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I recently setup a router for a friend of mine. Standard setup, WPA TKIP and everything was pretty simple to do. His computer was having problems connecting so I tried my iPhone just to verify I was not crazy.

My phone connects, roommates computer (windows 7) connects, his computer Windows Vista will not connect.

Says it cannot gather information from the router? The part that really confuses me about this is I setup the router using the Windows Vista computer that now will not connect. I even went in, removed the network definition and manually added the defition for the wirelses network to his computer and triple checked the wireless was defined correctly.

Any idea what is going on here?


  • His computer is able to connect to other non-secure networks in the apartment complex so the wireless is at least working to an extent.
  • Router is Belkin n. I can provide model if needed but do not know off hand.
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You forgot to mention what wireless adapter your friend uses on his Vista PC? And does he have updated manufacturer drivers for it?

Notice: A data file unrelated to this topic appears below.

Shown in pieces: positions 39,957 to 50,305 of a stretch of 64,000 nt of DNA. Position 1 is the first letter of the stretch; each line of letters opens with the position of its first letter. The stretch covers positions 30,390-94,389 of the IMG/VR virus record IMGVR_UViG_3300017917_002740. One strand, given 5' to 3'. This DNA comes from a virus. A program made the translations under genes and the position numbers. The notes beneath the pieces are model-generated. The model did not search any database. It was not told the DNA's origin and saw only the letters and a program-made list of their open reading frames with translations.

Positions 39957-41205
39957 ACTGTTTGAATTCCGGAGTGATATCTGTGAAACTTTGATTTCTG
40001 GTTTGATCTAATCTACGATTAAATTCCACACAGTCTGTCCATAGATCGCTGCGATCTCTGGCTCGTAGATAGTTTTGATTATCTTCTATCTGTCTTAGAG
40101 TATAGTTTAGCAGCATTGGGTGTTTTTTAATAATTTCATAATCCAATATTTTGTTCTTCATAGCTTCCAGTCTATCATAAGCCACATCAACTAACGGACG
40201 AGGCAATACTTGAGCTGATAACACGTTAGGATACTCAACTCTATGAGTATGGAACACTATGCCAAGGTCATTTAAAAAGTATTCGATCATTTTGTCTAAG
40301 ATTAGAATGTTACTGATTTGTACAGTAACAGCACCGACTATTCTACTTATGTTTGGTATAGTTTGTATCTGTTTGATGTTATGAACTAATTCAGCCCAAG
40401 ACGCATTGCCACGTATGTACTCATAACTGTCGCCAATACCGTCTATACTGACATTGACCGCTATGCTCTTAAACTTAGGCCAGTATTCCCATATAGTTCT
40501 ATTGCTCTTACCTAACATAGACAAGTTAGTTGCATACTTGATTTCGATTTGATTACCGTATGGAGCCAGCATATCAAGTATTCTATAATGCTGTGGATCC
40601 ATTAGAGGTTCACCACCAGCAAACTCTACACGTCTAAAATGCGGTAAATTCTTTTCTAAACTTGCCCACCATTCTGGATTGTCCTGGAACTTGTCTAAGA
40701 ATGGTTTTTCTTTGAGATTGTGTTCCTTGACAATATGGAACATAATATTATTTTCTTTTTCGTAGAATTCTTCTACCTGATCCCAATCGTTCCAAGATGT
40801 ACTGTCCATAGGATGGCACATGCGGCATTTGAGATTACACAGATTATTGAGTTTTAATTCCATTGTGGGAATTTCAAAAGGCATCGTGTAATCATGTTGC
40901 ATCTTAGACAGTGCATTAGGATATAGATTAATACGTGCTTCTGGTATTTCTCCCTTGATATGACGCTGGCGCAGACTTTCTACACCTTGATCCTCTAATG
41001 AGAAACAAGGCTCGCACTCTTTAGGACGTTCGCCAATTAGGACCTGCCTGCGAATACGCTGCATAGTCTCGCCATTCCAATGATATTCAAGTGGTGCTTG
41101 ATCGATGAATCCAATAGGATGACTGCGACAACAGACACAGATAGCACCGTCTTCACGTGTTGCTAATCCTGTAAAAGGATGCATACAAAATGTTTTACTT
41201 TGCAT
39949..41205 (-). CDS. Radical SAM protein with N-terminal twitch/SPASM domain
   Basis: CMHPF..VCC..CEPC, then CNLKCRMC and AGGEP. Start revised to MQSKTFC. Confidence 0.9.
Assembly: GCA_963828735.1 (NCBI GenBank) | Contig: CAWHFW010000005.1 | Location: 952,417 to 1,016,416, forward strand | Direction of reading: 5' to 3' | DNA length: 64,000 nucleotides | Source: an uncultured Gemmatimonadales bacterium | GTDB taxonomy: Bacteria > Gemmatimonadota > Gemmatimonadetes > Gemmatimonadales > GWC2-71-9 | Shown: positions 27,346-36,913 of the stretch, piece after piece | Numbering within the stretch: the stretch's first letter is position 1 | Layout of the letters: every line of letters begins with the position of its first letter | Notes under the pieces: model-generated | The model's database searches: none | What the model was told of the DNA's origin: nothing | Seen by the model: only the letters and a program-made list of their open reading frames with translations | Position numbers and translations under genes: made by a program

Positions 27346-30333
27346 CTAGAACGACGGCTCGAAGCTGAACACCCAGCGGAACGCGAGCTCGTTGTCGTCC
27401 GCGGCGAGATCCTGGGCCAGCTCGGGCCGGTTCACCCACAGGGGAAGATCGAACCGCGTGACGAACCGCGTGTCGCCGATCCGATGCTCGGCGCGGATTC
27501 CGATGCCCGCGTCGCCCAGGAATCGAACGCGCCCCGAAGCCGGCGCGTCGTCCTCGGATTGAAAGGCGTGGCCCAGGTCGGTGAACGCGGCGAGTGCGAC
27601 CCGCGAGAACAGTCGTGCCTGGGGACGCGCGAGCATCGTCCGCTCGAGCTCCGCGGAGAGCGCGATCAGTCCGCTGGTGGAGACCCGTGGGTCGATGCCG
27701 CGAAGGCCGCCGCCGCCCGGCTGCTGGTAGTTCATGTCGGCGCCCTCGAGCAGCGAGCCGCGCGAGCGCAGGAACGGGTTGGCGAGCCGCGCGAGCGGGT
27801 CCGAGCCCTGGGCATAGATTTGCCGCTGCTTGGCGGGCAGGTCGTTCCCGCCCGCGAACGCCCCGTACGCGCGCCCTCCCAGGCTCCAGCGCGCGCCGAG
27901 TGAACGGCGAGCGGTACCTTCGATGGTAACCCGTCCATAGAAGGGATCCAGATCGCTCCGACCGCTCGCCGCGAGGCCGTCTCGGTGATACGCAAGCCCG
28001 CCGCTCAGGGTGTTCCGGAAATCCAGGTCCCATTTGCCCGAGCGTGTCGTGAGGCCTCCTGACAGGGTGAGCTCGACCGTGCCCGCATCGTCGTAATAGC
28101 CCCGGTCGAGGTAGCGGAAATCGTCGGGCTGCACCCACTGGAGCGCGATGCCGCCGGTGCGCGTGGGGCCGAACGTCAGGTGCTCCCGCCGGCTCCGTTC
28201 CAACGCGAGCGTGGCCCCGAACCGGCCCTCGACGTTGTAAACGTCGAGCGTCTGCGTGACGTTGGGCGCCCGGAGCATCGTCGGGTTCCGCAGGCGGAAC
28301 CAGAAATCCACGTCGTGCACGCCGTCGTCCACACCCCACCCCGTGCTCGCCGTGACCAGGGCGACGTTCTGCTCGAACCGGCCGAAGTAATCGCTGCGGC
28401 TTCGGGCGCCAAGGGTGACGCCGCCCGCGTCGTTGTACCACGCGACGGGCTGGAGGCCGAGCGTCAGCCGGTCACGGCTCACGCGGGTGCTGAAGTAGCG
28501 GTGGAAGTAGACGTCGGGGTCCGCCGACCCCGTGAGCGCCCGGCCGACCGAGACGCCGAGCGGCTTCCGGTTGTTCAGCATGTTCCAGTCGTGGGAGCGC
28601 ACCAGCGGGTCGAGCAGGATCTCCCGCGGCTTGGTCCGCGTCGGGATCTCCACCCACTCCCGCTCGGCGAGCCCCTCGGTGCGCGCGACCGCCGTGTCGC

It may be a silly idea, but some older wireless adapters don't support WPA encription, so maybe that's the problem?

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The WPA seems plausible as the laptop is older. I did forget to mention the adapter also but I believe it is an intel adapter, could be wrong though. – Chris Nov 23 '10 at 21:49
To comment on the Anonymous' answer below, according to specification, wireless encryption keys are always case-sensitive, so you should make sure you enter the key exactly as it is defined in the router's setup. Continuing on the WPA support problem possibility, you should find out exactly what wireless adapter the laptop has built-in, then check the manufacturer's website for it's technical spec, that should answer the question whether it does or doesn't support WPA. – Robi Nov 24 '10 at 8:35

You might make sure your Vista system's WPA shared key is EXACTLY what the router wants. For example, make sure to use a capital-A's and not small-case-A's if the shared key in the router wants a capital-A in the key somewhere - or vice-versa. You might also make sure zero's (0) and oh's (o) as well as one's (1) and ell's (l) are not confused too.

I had a similar situation with a Vista system and when I made sure the shared key was exactly case-correct and character-correct it all worked. I think this is a limitation of Vista and not the router since other devices I connect don't seem to care about case-sensitivity - however, everything still cares about correct characters.

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Case insensitivity of a key? No, keys are case sensitive. – Chris Nov 24 '10 at 11:04

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